Multimedia Architecture

The QNX SDK for Apps and Media uses several resource managers, services, and libraries to perform the multimedia tasks of detecting mediastores, synchronizing databases with media metadata, and playing audio and video files.

These components form part of a robust and versatile platform that supports all types of media applications. The organization of these components looks like this:

Architectural diagram showing applications, multimedia components, and OS services that work together to support media synchronization and playback in the QNX SDK for Apps and Media
Figure 1. Multimedia Architecture


As Figure 1 shows, communication between media applications, multimedia components, and OS services is done with C APIs, QDB databases, and Persistent Publish/Subscribe (PPS) objects.

The multimedia synchronizer service, mm-sync, and the multimedia rendering component, mm-renderer, expose C APIs that allow clients to start and monitor media operations.

The QDB databases store metadata describing the media content found on devices. Querying these embedded databases for metadata is faster than reading it from files on physically separate devices. Also, this design means that the metadata is kept in persistent storage, so applications can read the metadata of files stored on devices no longer attached to the system.

The PPS objects store information describing mediastores (devices) currently attached to the system. This information is published by device publishers and it includes hardware connectivity details, filesystem mountpoints, and state information. Because of this last type of information, the contents of some of these objects are dynamic.

For MTP devices, additional PPS objects are published by the MTP driver. These objects contain details about the device's software and vendor, and the last modification time of its media content. The PPS Objects Reference describes the MTP-related PPS objects. The MTP driver runs in the io-fs-media process and provides a POSIX filesystem interface for accessing the device.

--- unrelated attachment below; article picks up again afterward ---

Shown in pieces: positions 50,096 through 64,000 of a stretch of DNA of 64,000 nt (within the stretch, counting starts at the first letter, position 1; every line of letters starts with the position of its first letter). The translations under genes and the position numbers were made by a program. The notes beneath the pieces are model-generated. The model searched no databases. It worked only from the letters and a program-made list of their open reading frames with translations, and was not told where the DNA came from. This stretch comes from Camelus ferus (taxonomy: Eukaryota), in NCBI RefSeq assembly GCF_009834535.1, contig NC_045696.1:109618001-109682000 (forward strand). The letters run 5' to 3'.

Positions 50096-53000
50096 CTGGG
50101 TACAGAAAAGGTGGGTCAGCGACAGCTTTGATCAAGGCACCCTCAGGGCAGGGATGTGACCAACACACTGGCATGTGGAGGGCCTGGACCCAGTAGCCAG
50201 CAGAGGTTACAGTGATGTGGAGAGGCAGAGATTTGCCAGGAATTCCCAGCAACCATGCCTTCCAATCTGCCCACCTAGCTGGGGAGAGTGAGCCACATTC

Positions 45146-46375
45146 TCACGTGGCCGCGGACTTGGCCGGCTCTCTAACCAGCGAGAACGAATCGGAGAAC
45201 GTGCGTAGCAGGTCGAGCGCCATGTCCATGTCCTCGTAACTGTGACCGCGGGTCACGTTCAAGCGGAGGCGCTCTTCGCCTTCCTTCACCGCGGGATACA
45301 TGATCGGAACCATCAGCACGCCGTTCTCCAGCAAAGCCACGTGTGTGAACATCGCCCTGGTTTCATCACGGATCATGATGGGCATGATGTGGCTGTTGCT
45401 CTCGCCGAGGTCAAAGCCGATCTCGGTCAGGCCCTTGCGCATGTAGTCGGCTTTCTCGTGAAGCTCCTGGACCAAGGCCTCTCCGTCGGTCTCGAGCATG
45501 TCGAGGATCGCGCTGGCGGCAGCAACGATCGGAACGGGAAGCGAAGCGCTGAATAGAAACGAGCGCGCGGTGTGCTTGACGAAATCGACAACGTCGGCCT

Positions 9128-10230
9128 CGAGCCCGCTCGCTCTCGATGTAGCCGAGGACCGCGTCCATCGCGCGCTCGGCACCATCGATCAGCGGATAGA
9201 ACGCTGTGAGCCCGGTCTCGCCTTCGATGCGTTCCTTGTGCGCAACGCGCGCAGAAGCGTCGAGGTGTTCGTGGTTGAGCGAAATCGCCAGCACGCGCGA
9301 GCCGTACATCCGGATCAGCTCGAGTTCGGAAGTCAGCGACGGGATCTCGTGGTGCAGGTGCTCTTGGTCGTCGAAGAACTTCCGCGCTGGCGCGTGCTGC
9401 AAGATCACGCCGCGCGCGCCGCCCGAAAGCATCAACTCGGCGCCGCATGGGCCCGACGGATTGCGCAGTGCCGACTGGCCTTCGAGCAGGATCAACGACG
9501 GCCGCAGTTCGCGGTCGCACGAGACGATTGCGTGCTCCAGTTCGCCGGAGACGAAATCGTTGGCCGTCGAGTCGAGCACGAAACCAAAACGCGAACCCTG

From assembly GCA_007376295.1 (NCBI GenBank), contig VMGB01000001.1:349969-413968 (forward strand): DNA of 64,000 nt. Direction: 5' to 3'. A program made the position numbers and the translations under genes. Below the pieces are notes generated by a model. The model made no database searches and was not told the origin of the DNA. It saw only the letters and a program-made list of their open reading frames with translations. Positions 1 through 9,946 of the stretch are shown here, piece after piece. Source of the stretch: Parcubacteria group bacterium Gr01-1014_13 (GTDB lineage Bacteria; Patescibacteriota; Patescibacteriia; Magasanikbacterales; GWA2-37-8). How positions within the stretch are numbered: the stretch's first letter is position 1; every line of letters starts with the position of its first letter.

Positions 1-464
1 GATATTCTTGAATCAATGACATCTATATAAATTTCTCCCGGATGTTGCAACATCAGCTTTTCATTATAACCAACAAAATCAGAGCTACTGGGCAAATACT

For iPod devices, the iPod driver publishes several PPS objects. These objects store information on playback status, Bluetooth profiles, and more, and are explained in detail in the iPod documentation included with the QNX Apps and Media Interface for Apple iPod. Depending on the protocol in use, the iPod driver may run in io-fs-media or another process.

Devices with POSIX filesystems (e.g., USB sticks) don't need a driver running in io-fs-media; this service is used only for non-POSIX devices to provide a common mechanism to access media content. This means that for any device type, your applications can use POSIX system calls to read information from PPS, which is necessary for discovering media content and reacting to content updates (e.g., new media files after pictures are taken by the device operator).


Your media applications can read device information from PPS objects and interact with mm-sync, mm-renderer, and QDB at any time and in any order because these services are independent of one another. For instance, an application could synchronize some or all of a device's metadata with mm-sync, query the device's QDB database for specific track information, and then, in response to user requests, begin playing tracks with mm-renderer. Or, it could skip the synchronization and begin playing the first audio track found on an attached device by invoking mm-renderer.

It's up to developers to implement the application front-end, whether it's an interactive HMI component or a command interface, and the logic that invokes the multimedia services to carry out tasks. The platform ships with several sample utilities that allow you to test various multimedia services from the command line, without having to learn their APIs: